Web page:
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#506175 - 01/08/03 09:12 AM Re: Why are Superheroes more "Mainstream?"
Charles Reece Offline
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Registered: 08/18/99
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#506176 - 01/08/03 10:00 AM Re: Why are Superheroes more "Mainstream?"
Pat ONeill Offline
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Registered: 08/18/99
Posts: 3064
Loc: PA, USA
Quote:
As usual, Pat conflates mainstream appeal with mass art mechanization and distribution. There's nothing in the story of Maggie from LOVE & ROCKETS which couldn't be appreciated by an average reader, but how it's made and distributed does affect wider appreciation (consider that GHOST WORLD the movie had a larger viewership than any superhero comic being published*). One thing that probably does have a detrimental effect on sales is that a running narrative is interrupted by 3 month spaces. But if that's how long it takes, that's how long it takes.


And, of course, the answer to that last sentence is, "don't release it, even in serial form, until you have enough done to make sure it will come out without long gaps in between." Note that all three of the Lord of the Rings movies were filmed simultaneously, so that they could be released on a yearly schedule. Any comics creator who needs a year to produce a finished product (and I really find that ridiculous, BTW, unless the product is massive in length--but a year between issues of average (under 40 pages) length is, IMO, inexcusable) should probably be publishing in hard-cover GN format.

Quote:
*and no need to mention that any successful action spectacle, including those with superheroes, has an even larger audience. I'm not claiming that GHOST WORLD's the most potentially mainstream film out there (it'd likely be shit if it were), only that it's content has mainstream appeal (if you're talking about "mainstream" in terms of "mass art" and not some crass bean-counting LCD sort of aesthetics). [


But there is a need to mention it, because the quantity of popular support needed to make something "mainstream" in each medium is dependent on the overall audience for that medium. An audience big enough to make a hit movie (usually only in the under 10 million range) would be so small as to result in cancellation for a broadcast network TV series.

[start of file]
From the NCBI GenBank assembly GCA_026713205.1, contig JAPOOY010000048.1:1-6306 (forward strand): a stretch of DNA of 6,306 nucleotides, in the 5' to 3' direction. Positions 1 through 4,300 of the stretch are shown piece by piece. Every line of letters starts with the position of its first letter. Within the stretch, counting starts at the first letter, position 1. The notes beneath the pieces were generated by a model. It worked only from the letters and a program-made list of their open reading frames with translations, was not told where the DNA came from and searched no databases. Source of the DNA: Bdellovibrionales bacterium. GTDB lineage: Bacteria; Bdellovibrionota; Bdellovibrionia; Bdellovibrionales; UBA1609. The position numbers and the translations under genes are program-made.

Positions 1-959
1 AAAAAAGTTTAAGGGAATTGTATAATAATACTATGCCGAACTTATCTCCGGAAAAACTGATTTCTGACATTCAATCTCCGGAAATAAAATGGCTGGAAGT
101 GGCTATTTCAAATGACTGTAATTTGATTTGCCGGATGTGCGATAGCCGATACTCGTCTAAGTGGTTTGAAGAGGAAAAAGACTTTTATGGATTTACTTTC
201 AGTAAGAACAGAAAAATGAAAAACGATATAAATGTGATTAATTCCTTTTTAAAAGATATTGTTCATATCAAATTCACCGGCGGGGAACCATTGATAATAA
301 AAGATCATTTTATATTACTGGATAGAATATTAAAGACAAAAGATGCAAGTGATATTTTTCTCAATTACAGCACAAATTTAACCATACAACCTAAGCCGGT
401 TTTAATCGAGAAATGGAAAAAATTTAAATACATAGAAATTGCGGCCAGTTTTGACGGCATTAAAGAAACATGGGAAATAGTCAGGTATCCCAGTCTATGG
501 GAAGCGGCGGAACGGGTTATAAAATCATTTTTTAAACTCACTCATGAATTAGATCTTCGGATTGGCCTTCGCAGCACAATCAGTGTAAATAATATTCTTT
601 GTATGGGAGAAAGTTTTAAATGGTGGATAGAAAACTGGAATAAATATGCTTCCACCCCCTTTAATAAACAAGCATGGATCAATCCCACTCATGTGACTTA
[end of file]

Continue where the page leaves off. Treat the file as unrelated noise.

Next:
The sales of even a modest best-seller in prose would be a flop in the movie business.

And so on.
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#506177 - 01/08/03 10:15 AM Re: Why are Superheroes more "Mainstream?"
Steve Hogan Offline
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Registered: 02/27/01
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Pat's charecterization of alt/indy comics come from someone who doesn't read them and is totally clueless of popular culture.

As pointed out earlier, the art in HATE is no more visually antagonistic than say, BEAVIS AND BUTTHEAD which was a huge success. (And had a somewhat offensive title too.) For that matter, HATE's main focus was the more normal looking characters, and it's sympathies were always with joe average...not with weird looking trendy people.

For that matter, look at the characters in comics by Clowes, Tomine and Ware for example. Where's all the peircing? They feature some of the most aggressively normal looking people in comics!

At any rate, if Eminem was a comic book, Pat would be talking about how he could never reach a mass audience.
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#506178 - 01/08/03 10:31 AM Re: Why are Superheroes more "Mainstream?"
Charles Reece Offline
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Why not release it in serialized form if there's enough readers to justify it and it helps the artist complete the longer work? If a reader only wants to read the collected version, there's nothing stopping him or her from doing so. The jumping on point of L&R isn't necessarily with any individual pamphlets, but with the still-in-print collections. I like reading it as it comes out and have less of a problem remembering what's occurred previously in it than in Morrison's monthly X-MEN book. Anyway, I agree that frequency does have a role to play in picking up new readers, but thankfully there are collections.